Tout ça pour dire que ...

Sibylle64

Senior Member
France
Bonjour,

Comment pourrais-je dire en anglais, de manière informelle dans une discussion "Tout ça pour dire que ..." afin de conclure une discussion.

Thanks for your help !!
 
  • Sibylle64

    Senior Member
    France
    So is this ok ?
    "All that to say that, as soon as your potential is acknowledged, you will have to possibility to fulfill your career expectations". ?

    Thanks in advance !
     

    Albert 50

    Senior Member
    Canada: French and English (bilingual)
    When I've used the phrase "tout ça pour dire que" (at the close of a discussion) I mean, in English, "which basically means" or "in conclusion my basic point is..." or even "summing up".

    "In conclusion my basic point is: as soon as your potential is acknowledged you will be in a position to (be able to) fulfill your career expectations".

    Note: you can't say in English "you will have the possibilitiy to fulfil...". You have to say "it will be possible for you to" or a different construction like "you will be in a position to fulfil..." or even "able to" or "capable of".

    Cordialement
    Albert
     

    david314

    Senior Member
    American English
    When I've used the phrase "tout ça pour dire que" (at the close of a discussion) I mean, in English, "which basically means (that)" or "in conclusion my basic point is..." or even "summing up".
    This would be my choice, too. Please bear in mind that one cannot start a sentence with this phrase. :)
     

    wildan1

    Moderando ma non troppo (French-English, CC Mod)
    English - USA
    Please bear in mind that one cannot start a sentence with this phrase. :)
    Agreed with you concerning formal written English, david. But let's not be too doctrinaire! In conversational, spoken (or even written--like an email) English, all the possibilities suggested are as common as sentence-starters in English as is the original French phrase.
     

    Juju333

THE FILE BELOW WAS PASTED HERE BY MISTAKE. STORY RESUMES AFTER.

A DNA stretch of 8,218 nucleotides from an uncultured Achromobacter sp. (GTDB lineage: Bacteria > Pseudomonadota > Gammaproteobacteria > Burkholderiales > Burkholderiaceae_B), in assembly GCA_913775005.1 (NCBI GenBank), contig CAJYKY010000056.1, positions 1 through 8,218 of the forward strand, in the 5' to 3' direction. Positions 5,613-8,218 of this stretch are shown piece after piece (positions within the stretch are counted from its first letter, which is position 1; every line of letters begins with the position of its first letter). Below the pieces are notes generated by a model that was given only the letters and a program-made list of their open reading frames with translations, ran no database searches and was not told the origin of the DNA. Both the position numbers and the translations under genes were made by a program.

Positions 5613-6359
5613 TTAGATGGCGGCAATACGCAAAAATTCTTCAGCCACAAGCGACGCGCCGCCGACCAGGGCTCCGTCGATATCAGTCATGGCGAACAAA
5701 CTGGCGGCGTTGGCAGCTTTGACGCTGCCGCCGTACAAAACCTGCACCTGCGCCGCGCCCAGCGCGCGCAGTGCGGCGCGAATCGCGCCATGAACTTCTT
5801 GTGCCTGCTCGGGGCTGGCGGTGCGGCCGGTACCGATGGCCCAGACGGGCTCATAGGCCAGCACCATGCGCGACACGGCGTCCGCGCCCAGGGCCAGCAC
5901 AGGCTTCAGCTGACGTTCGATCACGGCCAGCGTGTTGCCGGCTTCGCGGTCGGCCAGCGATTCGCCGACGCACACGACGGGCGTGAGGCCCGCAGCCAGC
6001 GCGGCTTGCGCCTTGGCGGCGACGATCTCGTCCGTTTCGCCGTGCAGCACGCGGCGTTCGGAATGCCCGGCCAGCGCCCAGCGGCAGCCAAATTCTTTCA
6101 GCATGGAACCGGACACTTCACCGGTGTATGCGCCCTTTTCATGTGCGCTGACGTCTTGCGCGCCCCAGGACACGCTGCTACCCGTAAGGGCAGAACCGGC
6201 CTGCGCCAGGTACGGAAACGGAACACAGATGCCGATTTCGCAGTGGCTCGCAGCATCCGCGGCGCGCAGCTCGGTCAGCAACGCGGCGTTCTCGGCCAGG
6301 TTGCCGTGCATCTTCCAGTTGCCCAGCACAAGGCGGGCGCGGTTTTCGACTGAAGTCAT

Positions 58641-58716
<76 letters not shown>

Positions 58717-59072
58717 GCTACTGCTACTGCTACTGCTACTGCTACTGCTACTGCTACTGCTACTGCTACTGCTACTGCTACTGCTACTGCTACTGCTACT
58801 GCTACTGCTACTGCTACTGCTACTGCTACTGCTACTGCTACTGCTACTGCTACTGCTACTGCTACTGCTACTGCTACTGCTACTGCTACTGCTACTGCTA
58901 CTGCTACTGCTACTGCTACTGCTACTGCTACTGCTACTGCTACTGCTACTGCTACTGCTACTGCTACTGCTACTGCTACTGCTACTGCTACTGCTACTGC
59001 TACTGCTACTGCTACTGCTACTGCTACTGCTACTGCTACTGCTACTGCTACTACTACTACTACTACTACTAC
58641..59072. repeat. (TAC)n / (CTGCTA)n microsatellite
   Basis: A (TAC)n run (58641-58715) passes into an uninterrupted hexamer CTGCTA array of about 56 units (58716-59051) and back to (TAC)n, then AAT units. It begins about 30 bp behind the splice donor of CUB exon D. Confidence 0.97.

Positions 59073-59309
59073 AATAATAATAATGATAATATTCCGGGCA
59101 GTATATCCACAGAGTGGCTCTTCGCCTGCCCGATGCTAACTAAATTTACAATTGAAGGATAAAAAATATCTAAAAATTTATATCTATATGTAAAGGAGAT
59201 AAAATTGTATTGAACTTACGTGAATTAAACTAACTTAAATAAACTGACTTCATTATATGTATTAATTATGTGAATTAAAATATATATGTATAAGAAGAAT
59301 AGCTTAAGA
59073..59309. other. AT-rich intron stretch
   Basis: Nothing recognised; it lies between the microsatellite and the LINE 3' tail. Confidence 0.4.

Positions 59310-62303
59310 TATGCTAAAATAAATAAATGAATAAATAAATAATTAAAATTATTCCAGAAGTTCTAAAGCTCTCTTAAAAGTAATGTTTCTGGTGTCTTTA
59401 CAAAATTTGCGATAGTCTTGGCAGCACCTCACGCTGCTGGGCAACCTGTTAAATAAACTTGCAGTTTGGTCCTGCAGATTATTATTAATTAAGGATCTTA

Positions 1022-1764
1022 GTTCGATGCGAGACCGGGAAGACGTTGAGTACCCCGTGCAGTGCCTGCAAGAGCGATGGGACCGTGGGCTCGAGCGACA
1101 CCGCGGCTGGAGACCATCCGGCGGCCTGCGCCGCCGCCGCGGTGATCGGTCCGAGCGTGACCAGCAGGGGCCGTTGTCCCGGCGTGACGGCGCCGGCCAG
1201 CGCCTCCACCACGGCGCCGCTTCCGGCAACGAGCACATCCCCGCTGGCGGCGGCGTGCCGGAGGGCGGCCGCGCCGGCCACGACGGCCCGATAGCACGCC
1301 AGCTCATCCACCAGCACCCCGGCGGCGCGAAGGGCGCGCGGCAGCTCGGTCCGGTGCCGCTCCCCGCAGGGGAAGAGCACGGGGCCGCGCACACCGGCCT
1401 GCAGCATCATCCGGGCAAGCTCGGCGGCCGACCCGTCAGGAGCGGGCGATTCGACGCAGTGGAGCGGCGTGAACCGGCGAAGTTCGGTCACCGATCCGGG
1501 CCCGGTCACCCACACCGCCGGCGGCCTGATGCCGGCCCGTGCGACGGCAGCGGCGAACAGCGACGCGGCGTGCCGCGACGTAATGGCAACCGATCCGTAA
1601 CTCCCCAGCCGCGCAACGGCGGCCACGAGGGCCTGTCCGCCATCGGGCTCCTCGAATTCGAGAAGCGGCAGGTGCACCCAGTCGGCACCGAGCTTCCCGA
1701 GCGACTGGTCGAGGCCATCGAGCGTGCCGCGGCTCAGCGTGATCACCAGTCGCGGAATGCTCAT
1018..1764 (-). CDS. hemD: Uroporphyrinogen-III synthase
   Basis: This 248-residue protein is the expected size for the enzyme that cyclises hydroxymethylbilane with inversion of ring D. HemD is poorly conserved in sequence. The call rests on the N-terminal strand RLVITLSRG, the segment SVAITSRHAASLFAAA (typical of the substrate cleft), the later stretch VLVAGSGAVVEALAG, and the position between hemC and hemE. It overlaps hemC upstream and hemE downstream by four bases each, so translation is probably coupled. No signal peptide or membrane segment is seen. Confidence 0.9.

Banned
    French
    Full sentence:
    "It was such a bad experience going to this restaurant. Reception and service were terrible, food was disgusting, tables were very dirty... Well all that to say I'll never go to that place again!"
     

    Welsh_Sion

    Senior Member
    Welsh - Northern
    I think you need a sprinkling of 'the' as well ...

    "The reception, the service ... the food ... the tables ..."

    Also, "the reception" sounds a little French, I think. Do you not mean, "the welcome"?
     

    Juju333

    Banned
    French
    Really? I once read some reviews on the Internet wrote by English native speakers and one wrote "Reception was bad". Maybe I'm mistaken and that one was from a foreigner.
     

    Welsh_Sion

    Senior Member
    Welsh - Northern
    Response to your question,

    "Considering all that/All things considered, I'm never going back there!"
    [...]
     
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    wildan1

    Moderando ma non troppo (French-English, CC Mod)
    English - USA
    No, I don't agree, broglet. When you are in the middle of an explanation that is getting complicated and overlong, it's not unusual (in AE) to stop the details and summarize the outcome with "Long story short, (we didn't go, we bought it, she said no, etc.)"
     
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    wildan1

    Moderando ma non troppo (French-English, CC Mod)
    English - USA
    In other words, ... might be similar to the other expressions above, or may simply be a paraphrased explanation without necessarily being briefer.

    (Shorter words doesn't sound right--that would describe words of one-two syllables rather than longer words.)
     

    ain'ttranslationfun?

    Senior Member
    US English
    Depending on your audience, you might use the Shakespearean "In few, ...".

    But "In summary" (broglet's #14) or "To sum up" sounds like simply a condensation of the underlying argument, whereas (just my opinion) "All that to say" sounds like you're apologizing to your audience for having entered into so much detail.
     

    Welsh_Sion

    Senior Member
    Welsh - Northern
    There is of course the hyper slangy version of listing all the disasters and then adding, "nuff sed" ( = That's enough said about that ...) at the end.

    I don't know if I should be encouraging foreign students to use this expression, though ;)
     
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